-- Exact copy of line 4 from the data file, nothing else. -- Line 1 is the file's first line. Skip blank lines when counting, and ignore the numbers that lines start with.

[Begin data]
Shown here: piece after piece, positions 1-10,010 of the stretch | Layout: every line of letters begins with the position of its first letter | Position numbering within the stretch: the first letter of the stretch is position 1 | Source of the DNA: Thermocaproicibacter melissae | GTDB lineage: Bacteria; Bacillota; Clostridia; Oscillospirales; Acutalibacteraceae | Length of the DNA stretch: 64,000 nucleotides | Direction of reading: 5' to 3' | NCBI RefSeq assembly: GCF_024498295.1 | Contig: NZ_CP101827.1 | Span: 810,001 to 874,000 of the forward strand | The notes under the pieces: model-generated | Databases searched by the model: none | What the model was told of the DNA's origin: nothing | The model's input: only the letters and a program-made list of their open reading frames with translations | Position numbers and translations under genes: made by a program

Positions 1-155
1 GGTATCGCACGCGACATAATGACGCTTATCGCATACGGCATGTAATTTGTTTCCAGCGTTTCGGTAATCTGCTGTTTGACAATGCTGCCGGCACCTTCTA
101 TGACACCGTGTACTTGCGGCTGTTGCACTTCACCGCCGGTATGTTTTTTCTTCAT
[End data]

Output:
101 TGACACCGTGTACTTGCGGCTGTTGCACTTCACCGCCGGTATGTTTTTTCTTCAT